# Equation of combustion of heavy fuel oil (HFO)

We are researching the use of heavy fuel oil (HFO) on ship vessels, but are having trouble finding the equation of the chemical combustion process of HFO. I understand that it contains long chains of hydrocarbons, however it would be helpful if someone could help us towards finding it.

$$\ce{CH4 + 2O2 + N2 + H2S -> 2H2O + CO2 + NO + NO2 + SO2}$$

So far we have found that the base equation, including pollutants in HFO, comes down to to the above according to www.petroleum.co.uk.

• "The chemical composition of HFO is highly variable due to the fact that HFO is often mixed or blended with cleaner fuels, blending streams can include carbon numbers from C20 to greater than C50." There cannot be a single equation and it is highly dependent on the batch you are using. The general case you have for methane would work for many of the hydrocarbons $\ce{C_nH_{2n+2}}$ (and others) just fine, but that's just the resulting stoichiometry. The process might be more complex. Have you done any literature research? – Martin - マーチン Nov 25 '19 at 14:11
• There is nothing to be found. Heavy oil doesn't even have a single formula, much less a single equation of any reaction. – Ivan Neretin Nov 25 '19 at 14:38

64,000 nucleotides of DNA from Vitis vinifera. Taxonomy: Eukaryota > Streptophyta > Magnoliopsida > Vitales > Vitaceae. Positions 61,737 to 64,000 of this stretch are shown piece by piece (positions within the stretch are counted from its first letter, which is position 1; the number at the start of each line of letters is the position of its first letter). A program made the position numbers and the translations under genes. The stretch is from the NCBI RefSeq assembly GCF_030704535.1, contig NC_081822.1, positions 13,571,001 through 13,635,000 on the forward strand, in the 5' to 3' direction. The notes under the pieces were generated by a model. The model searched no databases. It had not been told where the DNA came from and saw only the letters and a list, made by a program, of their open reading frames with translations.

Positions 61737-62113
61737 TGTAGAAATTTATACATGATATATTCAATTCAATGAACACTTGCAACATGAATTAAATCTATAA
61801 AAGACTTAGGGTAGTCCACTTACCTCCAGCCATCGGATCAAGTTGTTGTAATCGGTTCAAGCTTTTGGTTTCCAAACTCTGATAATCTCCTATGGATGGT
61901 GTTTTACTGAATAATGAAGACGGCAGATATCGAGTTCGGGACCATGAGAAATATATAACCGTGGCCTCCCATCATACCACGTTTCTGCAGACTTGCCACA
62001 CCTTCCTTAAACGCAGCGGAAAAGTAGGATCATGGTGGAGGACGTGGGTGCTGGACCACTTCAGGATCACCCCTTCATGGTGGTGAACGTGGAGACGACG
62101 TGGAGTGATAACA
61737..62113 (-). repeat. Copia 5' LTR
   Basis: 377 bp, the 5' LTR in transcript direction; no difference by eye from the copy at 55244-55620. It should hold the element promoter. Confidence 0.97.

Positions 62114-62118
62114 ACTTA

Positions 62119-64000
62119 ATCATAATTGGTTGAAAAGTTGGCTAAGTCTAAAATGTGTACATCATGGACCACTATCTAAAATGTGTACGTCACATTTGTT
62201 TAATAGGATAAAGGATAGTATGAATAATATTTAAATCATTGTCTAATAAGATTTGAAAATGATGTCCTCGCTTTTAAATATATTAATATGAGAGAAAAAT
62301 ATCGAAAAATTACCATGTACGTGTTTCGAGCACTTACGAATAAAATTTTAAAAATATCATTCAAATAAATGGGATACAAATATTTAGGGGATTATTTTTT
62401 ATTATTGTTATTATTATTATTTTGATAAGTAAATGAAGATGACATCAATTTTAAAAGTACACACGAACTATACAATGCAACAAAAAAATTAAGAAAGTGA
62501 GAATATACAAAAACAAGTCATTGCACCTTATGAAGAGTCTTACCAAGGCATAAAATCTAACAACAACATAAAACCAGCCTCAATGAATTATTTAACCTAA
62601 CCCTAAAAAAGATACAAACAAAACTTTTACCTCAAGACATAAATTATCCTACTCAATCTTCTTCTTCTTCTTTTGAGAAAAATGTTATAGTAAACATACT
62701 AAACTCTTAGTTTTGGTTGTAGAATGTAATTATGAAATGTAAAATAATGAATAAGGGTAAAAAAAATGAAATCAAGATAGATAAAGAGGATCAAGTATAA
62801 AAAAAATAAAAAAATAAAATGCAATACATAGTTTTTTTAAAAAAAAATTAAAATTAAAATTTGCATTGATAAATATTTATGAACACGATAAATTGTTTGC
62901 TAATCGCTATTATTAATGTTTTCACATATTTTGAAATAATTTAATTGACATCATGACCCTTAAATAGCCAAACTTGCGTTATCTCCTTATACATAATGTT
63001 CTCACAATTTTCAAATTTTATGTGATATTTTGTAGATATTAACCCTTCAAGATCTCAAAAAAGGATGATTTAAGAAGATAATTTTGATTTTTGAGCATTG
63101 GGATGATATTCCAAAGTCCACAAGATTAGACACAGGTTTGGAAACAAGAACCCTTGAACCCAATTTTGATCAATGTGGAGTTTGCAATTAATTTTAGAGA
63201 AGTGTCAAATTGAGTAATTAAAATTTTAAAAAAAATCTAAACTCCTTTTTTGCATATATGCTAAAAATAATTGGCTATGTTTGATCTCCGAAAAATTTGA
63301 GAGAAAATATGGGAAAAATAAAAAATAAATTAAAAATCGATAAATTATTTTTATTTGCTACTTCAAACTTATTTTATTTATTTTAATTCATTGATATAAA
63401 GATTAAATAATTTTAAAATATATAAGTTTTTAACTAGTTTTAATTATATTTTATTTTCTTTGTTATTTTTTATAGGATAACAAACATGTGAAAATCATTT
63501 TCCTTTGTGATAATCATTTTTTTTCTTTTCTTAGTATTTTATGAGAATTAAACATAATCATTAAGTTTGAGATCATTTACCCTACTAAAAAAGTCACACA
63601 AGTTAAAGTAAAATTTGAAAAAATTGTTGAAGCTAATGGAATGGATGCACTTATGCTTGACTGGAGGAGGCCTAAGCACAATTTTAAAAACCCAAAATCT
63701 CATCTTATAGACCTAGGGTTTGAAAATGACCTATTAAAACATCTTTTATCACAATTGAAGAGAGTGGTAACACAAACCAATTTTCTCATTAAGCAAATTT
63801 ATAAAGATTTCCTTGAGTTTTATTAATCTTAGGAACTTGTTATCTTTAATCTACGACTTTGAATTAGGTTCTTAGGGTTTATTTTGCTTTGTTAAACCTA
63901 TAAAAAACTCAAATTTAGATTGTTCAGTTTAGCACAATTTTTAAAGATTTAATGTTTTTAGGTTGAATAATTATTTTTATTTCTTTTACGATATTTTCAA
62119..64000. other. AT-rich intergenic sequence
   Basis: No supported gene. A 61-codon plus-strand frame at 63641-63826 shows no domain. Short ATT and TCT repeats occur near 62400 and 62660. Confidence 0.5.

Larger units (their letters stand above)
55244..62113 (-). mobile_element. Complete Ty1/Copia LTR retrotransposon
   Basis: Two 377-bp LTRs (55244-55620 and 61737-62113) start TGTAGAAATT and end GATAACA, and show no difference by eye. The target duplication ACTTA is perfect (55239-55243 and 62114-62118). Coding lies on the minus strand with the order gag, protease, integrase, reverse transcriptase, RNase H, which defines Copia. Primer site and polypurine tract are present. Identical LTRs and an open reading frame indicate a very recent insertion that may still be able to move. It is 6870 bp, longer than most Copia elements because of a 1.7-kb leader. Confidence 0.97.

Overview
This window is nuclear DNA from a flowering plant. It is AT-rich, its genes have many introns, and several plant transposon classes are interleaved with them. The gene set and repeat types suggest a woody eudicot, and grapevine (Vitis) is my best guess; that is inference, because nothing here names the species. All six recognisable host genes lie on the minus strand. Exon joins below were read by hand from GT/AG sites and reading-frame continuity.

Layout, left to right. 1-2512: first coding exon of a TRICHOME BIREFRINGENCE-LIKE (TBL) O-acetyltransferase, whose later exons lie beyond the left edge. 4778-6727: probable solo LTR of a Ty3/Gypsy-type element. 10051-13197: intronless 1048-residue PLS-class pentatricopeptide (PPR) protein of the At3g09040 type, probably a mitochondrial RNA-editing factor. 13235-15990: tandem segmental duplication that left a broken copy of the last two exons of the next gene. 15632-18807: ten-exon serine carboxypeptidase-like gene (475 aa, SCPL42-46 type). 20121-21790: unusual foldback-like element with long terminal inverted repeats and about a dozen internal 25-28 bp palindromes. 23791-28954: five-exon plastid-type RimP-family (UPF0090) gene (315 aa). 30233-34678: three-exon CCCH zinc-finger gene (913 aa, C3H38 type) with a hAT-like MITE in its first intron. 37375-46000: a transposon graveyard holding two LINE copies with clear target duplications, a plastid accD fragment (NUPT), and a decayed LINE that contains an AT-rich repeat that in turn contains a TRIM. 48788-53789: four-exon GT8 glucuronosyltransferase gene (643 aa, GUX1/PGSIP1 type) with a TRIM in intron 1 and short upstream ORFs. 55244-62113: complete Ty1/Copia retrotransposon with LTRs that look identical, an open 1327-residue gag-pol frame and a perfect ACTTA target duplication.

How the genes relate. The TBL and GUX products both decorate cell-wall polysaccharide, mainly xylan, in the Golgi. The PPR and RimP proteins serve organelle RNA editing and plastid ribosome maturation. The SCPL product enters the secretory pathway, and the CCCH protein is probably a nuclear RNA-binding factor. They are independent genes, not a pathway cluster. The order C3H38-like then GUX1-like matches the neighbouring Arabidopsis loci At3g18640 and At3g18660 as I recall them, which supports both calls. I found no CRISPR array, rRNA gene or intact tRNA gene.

• @IvanNeretinso so you suggest HFO doesn't combust at all? I understand that it is not a single formula, but i'm interested in the base equation which can be applied to longer chains of hydrocarbons. And if it really doesn't have any equation, point me towards a source since without a source it does not help me further. – Thomas W Nov 25 '19 at 14:51
• Why, it surely does combust regardless of our inability to write an equation for that. (Likewise, planets used to rotate around the Sun long before Newton wrote his equations.) So what? Well, I guess you may write something along the lines of $$\ce{C_xH_y + \left(x + {y\over4}\right)O2 -> xCO2 + {y\over2}H2O}$$ but this is hardly very useful. – Ivan Neretin Nov 25 '19 at 15:23
• Also ring type hydrocarbons and likely compounds up to 4 + % if you mean "bunker C" . If you mean fuel for a Diesel type engine and not a boiler --- still could have many compounds. – blacksmith37 Nov 25 '19 at 20:19